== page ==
Friday, May 15, 2009

Rollin' Rollin' Keep Them Tumbrils Rollin'

Today 789 or so Chrysler, Dodge Truck, and or Jeep dealerships learned their fate under a new and harsh reality, in the form of a letter delivered by the UPS guy who usually brings the parts to the receiving door.

It is said that before the day is out, the General will announce which of its dealerships will not survive.

Of course, single line Pontiac, Hummer, and Saturn dealerships are done for in the same way that single line Plymouth and Oldsmobile dealerships found themselves without a line of cars to sell not all that long ago.

That reality is that they will no longer have the Chrysler franchise to sell and service new vehicles. Even though that hasn't exactly been setting the world on fire the last few years, it's been a modest living for a lot of folks. The National Auto Dealer's Association-inartfully abbreviated as "NADA" estimates that the combined shutterings from Chrysler and the General will cost 140,000 jobs.

I still haven't figured out how this is going to help whatever comes out of the Chrysler bankruptcy, because in the average auto dealership the dealer's the one with the financial obligation and the inventory of parts and vehicles. If one guy in one little town somewhere sells one car, how's that harm Chrysler?

No doubt the brainiacs from the Harvard Business School have the answer to that, too. Between the trade in derivatives, AIG, the sub prime mortgage debacle, and the banks all on respirators courtesy of the taxpayers, they're doing a helluva job, wouldn't you say? The world would be a far better place if these jokers had a practicum written into the curriculum-you can't graduate until you spend a year working in a factory or servicing cars or picking lettuce in the central valley.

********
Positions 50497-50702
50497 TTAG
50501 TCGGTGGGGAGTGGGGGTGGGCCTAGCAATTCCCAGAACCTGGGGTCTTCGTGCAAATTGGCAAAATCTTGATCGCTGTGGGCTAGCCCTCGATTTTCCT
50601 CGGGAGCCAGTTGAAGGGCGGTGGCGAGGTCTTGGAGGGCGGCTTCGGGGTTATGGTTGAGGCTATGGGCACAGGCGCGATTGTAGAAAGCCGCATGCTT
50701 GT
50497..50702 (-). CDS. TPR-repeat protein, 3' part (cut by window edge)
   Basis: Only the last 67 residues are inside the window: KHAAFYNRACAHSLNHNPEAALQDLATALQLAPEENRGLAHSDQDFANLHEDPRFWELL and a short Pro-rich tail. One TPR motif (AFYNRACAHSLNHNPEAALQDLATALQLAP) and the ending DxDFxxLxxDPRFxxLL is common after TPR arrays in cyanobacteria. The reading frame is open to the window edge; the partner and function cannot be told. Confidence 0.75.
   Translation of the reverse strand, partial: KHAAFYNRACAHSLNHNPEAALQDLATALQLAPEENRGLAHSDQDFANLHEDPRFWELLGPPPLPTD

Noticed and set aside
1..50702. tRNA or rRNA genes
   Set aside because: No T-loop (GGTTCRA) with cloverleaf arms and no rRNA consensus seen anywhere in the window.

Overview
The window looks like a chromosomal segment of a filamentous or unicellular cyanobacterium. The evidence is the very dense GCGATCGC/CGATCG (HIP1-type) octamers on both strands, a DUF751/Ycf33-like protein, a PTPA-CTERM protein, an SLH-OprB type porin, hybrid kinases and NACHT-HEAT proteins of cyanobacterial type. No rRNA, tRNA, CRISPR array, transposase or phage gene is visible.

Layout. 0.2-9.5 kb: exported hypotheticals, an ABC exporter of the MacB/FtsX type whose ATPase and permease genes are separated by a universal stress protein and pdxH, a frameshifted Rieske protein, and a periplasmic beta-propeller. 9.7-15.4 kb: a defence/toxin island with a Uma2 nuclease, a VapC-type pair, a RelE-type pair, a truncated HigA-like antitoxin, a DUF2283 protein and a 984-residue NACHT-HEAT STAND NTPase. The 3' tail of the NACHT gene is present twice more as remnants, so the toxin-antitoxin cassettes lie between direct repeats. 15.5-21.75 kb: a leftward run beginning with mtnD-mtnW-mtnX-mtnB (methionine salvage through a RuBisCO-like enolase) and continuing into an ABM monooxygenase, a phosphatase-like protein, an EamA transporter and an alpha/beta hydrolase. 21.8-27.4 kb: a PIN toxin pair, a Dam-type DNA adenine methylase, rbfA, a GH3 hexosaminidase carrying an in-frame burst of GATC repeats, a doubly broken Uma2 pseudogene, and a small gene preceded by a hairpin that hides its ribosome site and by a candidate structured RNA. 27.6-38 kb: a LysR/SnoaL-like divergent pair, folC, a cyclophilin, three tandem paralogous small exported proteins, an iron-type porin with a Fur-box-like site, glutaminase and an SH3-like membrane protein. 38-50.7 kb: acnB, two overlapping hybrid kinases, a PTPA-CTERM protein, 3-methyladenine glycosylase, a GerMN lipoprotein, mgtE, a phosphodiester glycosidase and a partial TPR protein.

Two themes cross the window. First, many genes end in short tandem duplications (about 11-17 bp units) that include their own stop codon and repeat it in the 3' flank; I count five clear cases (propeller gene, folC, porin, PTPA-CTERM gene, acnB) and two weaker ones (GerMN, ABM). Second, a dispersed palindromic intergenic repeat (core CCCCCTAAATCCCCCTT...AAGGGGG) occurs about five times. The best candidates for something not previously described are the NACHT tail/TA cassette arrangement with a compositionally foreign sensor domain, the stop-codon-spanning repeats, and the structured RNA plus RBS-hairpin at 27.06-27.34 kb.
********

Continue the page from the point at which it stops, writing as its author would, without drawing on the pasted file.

Which of course will never ever happen, even when pigs learn how to fly.

Although no doubt some of the operations that are getting the axe are moribund, still, the pain's going to be felt with the avalanche of pink slips that are sure to follow shortly.

Some notables who are walking up the stairs to the guillotine are Westminster Dodge in Dorchester, Mass., which has been in business selling Chrysler products since 1927 and carried the torch in the bad days of K-Cars and the gas crisis.

Des Moines Chrysler, right in the middle of the auto district, is getting the boot, which is passing strange because Adel Chrysler, a much smaller operation also equidistant from Stu Hansen's is not getting the bum's rush.

Lest we forget, ask yourselves what happened to American Motors and its dealers after Chrysler gobbled them up? People in Kenosha are still angry about that. Paybacks suck, but it's poor and bleak comfort to see more people done out of their livelihoods, at least some of which have supported Walter Chrysler's badge for longer than many people have been around.

It seems that the efforts of the band AutoSalvage, in their signature and only album in 1968, were prescient when they asked "What kind of person owns a fifty-nine Ford?"

Ultimately, we're starting to find out that sustainability is the same thing as a seat in one of the Titanic's lifeboats.

Not everyone's going to survive and a few people are going to get thrown overboard.


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